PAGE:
With this background, we turn to the sequence of events which resulted in Chestnut's indictment. It appears that in the spring of 1970 AMPI's General Manager, Harold Nelson, asked Chestnut if there were any Humphrey campaign bills to be paid. The two men agreed that AMPI would pay $12,000 toward the Humphrey campaign's debt to L & N. Chestnut testified that it was his understanding that the contributions were to come from TAPE, AMPI's political arm. There was conflicting testimony as to how well financed the Humphrey forces were at this early stage of the campaign.

In accordance with Chestnut's instructions to bill AMPI, L & N sent one invoice charging AMPI $12,000 for "consulting fee(s) in Minnesota." In an episode never satisfactorally explained, Chestnut then called Lilly to inform him not to pay that invoice but to await a corrected bill which he, Chestnut, would forward; Chestnut confirmed these instructions by letter on May 7, 1970. Five days later AMPI received from Chestnut four L & N invoices, each in the amount of $3,000, made out to AMPI. Once again following Chestnut's written instructions, Lilly transmitted two AMPI checks to Chestnut's office; these checks clearly were drawn on the corporate account and payable to L & N. Although Chestnut's memory of subsequent events was unclear, he denied that he had ever seen the AMPI checks. Members of his office staff testified that, by their usual business procedures, they would have forwarded the checks to L & N without calling them to Chestnut's attention. Furthermore, the staff had been instructed that no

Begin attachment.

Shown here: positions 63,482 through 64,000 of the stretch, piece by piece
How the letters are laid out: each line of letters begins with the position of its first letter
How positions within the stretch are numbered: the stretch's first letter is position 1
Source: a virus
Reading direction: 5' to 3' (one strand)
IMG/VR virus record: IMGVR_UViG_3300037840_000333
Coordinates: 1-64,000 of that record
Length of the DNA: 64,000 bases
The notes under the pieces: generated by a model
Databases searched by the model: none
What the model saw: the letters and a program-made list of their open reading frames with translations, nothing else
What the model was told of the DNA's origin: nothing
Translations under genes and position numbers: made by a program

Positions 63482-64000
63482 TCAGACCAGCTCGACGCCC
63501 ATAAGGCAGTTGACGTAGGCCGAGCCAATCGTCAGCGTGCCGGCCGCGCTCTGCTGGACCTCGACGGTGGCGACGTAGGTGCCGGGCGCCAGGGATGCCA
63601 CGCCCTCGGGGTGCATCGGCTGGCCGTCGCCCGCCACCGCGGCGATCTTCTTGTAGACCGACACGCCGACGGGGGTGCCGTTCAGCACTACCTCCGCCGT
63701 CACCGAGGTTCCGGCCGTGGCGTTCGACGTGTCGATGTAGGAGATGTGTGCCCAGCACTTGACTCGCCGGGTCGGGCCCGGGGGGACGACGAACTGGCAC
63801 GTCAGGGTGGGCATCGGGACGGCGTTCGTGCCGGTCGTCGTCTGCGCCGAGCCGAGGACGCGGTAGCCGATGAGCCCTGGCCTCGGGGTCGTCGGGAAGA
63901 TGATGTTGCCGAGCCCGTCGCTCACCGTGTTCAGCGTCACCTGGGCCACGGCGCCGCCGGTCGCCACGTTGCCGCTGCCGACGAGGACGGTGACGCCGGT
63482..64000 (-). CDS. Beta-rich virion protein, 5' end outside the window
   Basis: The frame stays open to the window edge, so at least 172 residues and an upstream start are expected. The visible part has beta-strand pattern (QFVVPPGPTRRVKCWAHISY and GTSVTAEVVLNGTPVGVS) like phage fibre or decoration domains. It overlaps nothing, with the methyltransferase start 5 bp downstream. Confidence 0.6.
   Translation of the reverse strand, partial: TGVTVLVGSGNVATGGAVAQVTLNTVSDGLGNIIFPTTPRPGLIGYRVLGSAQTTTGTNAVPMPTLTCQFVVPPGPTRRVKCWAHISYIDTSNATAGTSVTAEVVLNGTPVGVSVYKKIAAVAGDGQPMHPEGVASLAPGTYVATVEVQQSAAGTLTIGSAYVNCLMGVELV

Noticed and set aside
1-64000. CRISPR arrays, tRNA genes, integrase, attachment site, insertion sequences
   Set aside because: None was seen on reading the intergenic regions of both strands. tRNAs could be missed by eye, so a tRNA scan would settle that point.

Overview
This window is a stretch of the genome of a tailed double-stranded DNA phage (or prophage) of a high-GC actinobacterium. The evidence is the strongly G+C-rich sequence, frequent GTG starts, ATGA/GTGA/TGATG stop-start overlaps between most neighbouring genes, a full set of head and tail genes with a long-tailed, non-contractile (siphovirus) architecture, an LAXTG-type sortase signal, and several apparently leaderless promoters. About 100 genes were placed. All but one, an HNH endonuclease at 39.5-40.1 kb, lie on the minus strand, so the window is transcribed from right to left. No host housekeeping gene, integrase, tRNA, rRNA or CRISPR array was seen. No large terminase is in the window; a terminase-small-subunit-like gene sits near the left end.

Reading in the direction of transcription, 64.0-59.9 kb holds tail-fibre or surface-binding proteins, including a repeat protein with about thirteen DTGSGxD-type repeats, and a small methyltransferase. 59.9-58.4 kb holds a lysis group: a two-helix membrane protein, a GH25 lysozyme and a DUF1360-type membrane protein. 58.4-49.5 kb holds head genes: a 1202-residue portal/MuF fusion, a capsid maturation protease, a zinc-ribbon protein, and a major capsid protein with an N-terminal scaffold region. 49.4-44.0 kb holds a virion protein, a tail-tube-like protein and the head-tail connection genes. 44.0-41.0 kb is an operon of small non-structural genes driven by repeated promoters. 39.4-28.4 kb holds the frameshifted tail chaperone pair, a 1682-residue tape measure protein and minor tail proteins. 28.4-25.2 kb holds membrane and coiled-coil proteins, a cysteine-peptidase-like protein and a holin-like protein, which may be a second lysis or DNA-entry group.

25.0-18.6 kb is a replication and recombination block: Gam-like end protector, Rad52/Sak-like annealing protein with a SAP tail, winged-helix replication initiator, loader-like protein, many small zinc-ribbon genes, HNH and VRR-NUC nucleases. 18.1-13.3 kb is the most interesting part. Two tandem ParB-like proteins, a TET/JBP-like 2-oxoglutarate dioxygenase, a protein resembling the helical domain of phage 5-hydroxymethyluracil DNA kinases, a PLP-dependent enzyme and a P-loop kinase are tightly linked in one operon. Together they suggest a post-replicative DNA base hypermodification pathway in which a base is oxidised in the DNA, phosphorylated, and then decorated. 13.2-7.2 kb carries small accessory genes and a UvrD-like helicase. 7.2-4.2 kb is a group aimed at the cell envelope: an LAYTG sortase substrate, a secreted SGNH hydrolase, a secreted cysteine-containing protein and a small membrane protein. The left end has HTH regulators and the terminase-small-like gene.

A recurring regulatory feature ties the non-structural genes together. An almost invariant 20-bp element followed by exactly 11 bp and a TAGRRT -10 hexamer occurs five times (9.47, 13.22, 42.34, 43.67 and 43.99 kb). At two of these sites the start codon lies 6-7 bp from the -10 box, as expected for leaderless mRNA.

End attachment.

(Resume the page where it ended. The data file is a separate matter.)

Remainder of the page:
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corporate checks would be accepted as contributions. The checks from AMPI to L & N were deposited in L & N's New York bank and formed the basis of Chestnut's indictment.

At trial the government, over defense counsel's objection, introduced evidence of other suspect events for the limited purpose of showing similar conduct relevant to Chestnut's awareness of wrongdoing, i. e., the "willfulness" element of the crime. The government elicited testimony from Lilly, who appeared under a grant of immunity, that three other campaign contributions had been made: Lilly's personal check in the amount of $10,000 prior to the L & N payments; a remittance by Lilly of $1,450 by personal check pursuant to Chestnut's request; and $12,500 in cash which Lilly delivered to Chestnut late in the campaign. In addition, Chestnut's law firm received $5,000 indirectly from AMPI for legal services. AMPI paid this money to a third party on its payroll as a consultant, who then transferred it to Chestnut; the corporation later denied that Chestnut was one of its lawyers.